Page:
Dynamic Fair Division. Fair division has attracted the attention of mathematicians, economists, political scientists and, more recently, computer scientists. A crucial element that has been left largely unexplored in the literature is the dynamic nature of the environment. In a series of papers we develop a theory of dynamic fair division. In particular, we explore two complementary paradigms: one in which the population of agents changes over time, but the resources shared are fixed; and the other in which the population of agents is fixed, but the resources arrive over time. In joint work with Eric Friedman and Shai Vardi (see our EC 2015 and EC 2017 papers) we develop a model for the dynamic fair division of computational resources among users that arrive and depart over time. A key element of our model is a constraint on the number of jobs the system is allowed to preempt when a new user arrives. We provide algorithms that almost never preempt, but provide surprisingly high fairness guarantees. In joint work with Gerdus Benadè, Aleksandr M. Kazachkov and Ariel D. Procaccia (EC 2018) we study a dynamic fair division problem, where indivisible goods arrive and must be allocated immediately and irrevocably to one of \(n\) agents, where the goal is to minimize the maximum envy between any two agents, after all the goods have been allocated. We give a polynomial-time, deterministic and asymptotically optimal algorithm with vanishing envy, i.e. the maximum envy divided by the number of items \(T\) goes to zero as \(T\) goes to infinity.

Mechanism Design. Mechanism design studies how to implement a desired objective in the presence of strategic behavior. In settings with monetary payments, like auctions, the celebrated VCG mechanism can be used to optimize social welfare and simultaneously incentivize the participants to behave honestly. Our understanding of other objectives, such as revenue optimization, is quite limited. Below I highlight my work in dynamic mechanism design. For some other representative papers on this topic see our STOC 2016 paper with Nikhil Devanur and Zhiyi Huang about sample complexity and revenue maximization, our EC 2017 paper with Nikhil Devanur and Nima Haghpanah about revenue optimal mechanisms in a multi-dimensional setting, and our recent paper with Jonah Brown-Cohen, Arvind Narayanan and Matt Weinberg about formal barriers to designing incentive compatible Proof-of-Stake cryptocurrencies (also see our EC 2018 tutorial on incentives in cryptocurrencies).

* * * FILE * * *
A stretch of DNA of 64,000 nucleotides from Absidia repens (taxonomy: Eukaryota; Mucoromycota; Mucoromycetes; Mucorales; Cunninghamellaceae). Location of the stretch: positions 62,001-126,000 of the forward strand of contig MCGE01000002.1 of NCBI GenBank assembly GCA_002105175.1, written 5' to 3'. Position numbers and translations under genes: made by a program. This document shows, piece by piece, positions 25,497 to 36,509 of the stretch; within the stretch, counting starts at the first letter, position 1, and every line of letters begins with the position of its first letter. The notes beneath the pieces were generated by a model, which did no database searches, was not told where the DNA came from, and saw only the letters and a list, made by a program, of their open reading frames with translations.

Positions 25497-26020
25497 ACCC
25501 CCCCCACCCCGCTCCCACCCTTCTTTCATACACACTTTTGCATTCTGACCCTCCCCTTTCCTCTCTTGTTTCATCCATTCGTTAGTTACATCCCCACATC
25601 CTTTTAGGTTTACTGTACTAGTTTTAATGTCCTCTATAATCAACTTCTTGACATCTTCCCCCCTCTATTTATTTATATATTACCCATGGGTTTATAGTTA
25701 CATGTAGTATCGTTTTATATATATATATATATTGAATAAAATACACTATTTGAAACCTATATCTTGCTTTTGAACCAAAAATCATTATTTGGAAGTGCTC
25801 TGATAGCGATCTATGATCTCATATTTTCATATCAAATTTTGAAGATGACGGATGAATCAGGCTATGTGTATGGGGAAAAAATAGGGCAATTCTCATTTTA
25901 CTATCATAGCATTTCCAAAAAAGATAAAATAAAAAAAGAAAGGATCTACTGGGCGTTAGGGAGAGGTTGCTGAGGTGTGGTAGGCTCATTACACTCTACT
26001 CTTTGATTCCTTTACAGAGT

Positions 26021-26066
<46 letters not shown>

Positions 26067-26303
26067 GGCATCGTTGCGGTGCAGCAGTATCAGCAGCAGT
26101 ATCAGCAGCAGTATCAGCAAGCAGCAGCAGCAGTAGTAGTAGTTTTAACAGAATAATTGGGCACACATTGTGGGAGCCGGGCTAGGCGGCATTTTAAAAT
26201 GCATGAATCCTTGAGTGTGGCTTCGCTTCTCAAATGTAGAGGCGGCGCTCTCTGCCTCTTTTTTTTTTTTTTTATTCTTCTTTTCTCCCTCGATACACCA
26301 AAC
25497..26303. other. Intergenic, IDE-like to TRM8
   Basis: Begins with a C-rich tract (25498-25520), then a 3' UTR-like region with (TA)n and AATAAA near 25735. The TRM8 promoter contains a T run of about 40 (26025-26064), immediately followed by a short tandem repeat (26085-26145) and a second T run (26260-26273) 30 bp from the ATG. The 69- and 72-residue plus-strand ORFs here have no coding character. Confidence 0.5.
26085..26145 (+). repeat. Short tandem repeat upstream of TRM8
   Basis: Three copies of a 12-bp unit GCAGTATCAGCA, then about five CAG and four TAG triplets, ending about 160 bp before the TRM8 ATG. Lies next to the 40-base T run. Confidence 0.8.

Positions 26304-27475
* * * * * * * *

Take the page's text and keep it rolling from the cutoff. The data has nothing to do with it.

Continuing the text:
Dynamic Auctions. In mechanism design we typically study one-shot auctions. However, multi-stage environments are more common in the real world. My work in this space begins with the observation that restricting to static mechanisms results in significant losses in revenue. Why is it then that dynamic mechanisms are not more prevalent in practice? Surprisingly, in joint work with Christos Papadimitriou, George Pierrakos and Aviad Rubinstein, we prove that the problem of maximizing revenue from selling two items across two rounds using a deterministic mechanism, arguably the simplest meaningful dynamic mechanism design problem imaginable, is computationally intractable. On the other hand, in joint work with Siqi Liu we prove that introducing additional competition to the market and running a simple static mechanism in each round is better, in terms of revenue, than running the optimal dynamic auction. Combined, these results provide a partial answer to the above question. See our SODA 2016 (invited to the GEB Special Issue for best AGT papers from STOC/FOCS/SODA 2016-2017) and SODA 2018 papers for more details.